President Ranil Wickremesinghe
President Ranil Wickremesinghe yesterday declared that there can be no reliance on old economic models any longer and there should be innovative thinking, while paying prompt attention to the global changes.
The President made these remarks delivering the keynote address at the inauguration of the two-day “Let’s reset Sri Lanka” forum organised by the Advocata Institute.
President Wickremesinghe pointed out that whether the International Monetary Fund (IMF) proposal is good or bad, whether anyone likes it or not, it should be implemented to recover from the present economic crisis the country is facing. He also said that the Government has the right to question their proposals if any of them are cause for concern. The President explained that first and foremost Sri Lanka needs to enter into an agreement with the International Monetary Fund. Secondly, the most important is to secure a sustainable loan, any suggestions on getting the loan could be shared. The President further explained that those proposals could be presented to the Parliament for a decision.
President Wickremesinghe opined those changes in Government and State policies are fundamental issues that impinge on negotiations with the International Monetary Fund. While warning that many difficulties would need to be faced in the next six months, he informed that the International Monetary Fund also acknowledges that attention should be paid to the people affected by the economic crisis.
The President enumerated that the country should focus on the foreign debt issue, which is extensive and navigate through without getting caught into the geopolitics of the Asian region. He prescribed that the export-oriented economy, the renewable energy sector and use of nuclear energy be thought outside the traditional framework. The country’s future cannot be reorganised without developing its economy and therefore initially Sri Lanka should stabilise its economy.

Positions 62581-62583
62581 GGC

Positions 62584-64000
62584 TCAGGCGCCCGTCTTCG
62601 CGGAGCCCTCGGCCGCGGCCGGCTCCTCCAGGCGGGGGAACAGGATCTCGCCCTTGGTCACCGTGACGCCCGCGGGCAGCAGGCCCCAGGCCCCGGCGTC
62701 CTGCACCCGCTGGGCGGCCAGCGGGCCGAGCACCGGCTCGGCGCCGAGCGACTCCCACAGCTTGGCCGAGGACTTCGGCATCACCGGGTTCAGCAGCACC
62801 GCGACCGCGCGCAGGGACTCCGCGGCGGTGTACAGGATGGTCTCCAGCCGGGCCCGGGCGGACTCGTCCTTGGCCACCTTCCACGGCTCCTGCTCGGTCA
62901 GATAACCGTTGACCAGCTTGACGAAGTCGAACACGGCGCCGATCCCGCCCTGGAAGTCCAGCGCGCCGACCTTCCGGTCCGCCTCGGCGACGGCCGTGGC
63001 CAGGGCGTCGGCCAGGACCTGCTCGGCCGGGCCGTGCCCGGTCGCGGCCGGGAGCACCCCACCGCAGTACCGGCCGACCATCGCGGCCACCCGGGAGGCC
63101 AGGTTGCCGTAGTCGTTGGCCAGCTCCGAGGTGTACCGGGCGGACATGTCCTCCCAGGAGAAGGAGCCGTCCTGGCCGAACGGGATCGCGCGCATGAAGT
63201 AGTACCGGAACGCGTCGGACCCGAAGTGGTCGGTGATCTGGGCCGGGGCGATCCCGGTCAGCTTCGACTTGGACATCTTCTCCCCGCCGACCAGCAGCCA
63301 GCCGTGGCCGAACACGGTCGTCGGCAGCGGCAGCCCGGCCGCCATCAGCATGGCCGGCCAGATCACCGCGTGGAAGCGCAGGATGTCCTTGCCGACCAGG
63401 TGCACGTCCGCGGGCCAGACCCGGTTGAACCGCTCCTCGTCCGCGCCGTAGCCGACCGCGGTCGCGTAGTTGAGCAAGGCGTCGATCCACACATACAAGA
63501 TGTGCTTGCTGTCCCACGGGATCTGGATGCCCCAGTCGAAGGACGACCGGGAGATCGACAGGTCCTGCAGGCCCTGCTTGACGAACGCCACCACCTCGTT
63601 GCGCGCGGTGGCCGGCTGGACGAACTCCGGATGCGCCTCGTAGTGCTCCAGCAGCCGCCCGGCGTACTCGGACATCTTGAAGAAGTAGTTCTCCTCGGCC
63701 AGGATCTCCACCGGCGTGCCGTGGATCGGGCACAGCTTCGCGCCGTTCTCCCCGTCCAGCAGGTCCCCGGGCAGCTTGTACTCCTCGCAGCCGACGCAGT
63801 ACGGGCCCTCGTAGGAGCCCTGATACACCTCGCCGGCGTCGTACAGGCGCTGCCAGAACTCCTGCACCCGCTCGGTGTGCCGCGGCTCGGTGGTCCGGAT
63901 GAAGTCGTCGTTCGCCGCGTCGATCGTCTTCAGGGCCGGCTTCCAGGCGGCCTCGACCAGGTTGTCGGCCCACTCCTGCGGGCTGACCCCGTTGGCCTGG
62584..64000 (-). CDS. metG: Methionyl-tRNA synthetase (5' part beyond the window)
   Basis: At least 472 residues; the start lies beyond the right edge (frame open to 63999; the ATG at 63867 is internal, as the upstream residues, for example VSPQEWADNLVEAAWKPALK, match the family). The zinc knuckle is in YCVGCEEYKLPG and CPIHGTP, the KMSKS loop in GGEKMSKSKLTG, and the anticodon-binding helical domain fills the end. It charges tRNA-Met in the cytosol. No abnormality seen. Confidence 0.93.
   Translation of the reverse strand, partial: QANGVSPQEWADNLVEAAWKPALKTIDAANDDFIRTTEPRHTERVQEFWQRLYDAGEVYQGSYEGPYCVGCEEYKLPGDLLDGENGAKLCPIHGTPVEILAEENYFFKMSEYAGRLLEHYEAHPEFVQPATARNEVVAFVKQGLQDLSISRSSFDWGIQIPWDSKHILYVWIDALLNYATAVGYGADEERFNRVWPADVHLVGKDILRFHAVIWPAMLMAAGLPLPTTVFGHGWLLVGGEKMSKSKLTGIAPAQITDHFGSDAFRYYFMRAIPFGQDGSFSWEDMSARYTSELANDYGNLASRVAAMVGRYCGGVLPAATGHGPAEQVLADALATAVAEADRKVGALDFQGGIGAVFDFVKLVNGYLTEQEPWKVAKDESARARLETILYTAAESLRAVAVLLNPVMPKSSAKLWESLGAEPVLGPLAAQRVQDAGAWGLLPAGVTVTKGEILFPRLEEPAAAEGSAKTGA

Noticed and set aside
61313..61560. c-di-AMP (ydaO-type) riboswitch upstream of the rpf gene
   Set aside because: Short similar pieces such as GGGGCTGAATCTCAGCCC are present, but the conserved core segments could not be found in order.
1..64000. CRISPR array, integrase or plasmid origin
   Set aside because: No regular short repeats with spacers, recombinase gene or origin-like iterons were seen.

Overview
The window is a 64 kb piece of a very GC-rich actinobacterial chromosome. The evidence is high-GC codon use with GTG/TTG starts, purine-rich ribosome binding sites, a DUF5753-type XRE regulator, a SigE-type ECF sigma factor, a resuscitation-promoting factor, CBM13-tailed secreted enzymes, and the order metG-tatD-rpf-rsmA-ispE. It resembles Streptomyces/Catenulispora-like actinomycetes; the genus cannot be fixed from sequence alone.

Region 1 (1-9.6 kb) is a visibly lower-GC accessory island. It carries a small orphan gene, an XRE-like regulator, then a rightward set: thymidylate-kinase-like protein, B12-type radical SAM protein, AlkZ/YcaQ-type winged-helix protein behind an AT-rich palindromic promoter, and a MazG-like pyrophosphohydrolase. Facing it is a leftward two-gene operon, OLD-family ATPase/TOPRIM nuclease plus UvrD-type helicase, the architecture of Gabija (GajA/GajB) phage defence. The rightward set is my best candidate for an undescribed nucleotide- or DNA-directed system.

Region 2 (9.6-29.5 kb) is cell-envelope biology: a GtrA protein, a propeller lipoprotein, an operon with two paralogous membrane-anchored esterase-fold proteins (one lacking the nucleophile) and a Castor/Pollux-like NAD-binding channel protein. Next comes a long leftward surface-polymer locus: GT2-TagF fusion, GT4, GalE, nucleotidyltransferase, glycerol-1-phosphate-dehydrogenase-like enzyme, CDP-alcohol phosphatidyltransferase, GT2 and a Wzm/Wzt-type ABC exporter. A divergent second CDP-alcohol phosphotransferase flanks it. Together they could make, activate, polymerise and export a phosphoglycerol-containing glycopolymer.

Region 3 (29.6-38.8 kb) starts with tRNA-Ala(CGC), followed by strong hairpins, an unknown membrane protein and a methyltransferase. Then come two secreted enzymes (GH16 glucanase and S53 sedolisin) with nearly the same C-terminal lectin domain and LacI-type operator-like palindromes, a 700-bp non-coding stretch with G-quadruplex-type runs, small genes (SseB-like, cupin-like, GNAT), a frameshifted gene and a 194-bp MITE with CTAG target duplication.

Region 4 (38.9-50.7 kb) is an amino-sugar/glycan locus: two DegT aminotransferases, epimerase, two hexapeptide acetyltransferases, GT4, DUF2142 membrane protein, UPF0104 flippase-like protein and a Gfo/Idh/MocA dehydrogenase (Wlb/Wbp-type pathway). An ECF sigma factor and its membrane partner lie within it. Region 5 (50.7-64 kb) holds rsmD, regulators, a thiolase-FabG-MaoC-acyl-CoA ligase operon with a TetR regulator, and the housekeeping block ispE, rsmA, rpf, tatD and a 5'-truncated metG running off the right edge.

During the 1997 Asian financial crisis which led to the Thai economic reversal at that juncture, it was the International Monetary Fund that guided the recovery, he said.
When the President recently visited Mahanayake Theros, the Nayake Theros also agreed to provide relief to the people through temples.
Observing that the underprivileged segment has grown in recent times, he regretted that school education has been disrupted due to COVID and the fuel crisis, and should be soon re-established, through which economic and social stability can be established.
The President outlined that modernisation of the agricultural and fisheries sectors, use of new technology in production, mitigation of climate change, problems faced by women, housing needs of the people and poverty in rural areas be given more attention.
He further said that we need to create a competitive economy with high wages and productive capacity and the need to build trade relations with Asian countries which have large growing markets. He referred to current world economic situation not being favourable for any country.
Thailand’s former Governor of the Bank of Thailand Dr. Veerathai Santiprubhop commented that there is no colossal financial crisis in Sri Lanka as portrayed in the international media.
He further said that to recover from Thailand’s economic crisis, measures such as privatisation of public institutions, protection of the most vulnerable people, institutional reforms, building credibility in the banking sector, appointing economic authorities into the cabinet, dealing with the International Monetary Fund, amending the necessary laws and seeking the assistance of foreign experts, were measures taken.
United National Party Chairman and MP Vajira Abeywardena, Samagi Jana Balawega MPs Dr. Harsha de Silva, Kabir Hashim, Mayantha Dissanayake and the Advocate Institute Chairperson Murtaza Jafferjee were also present.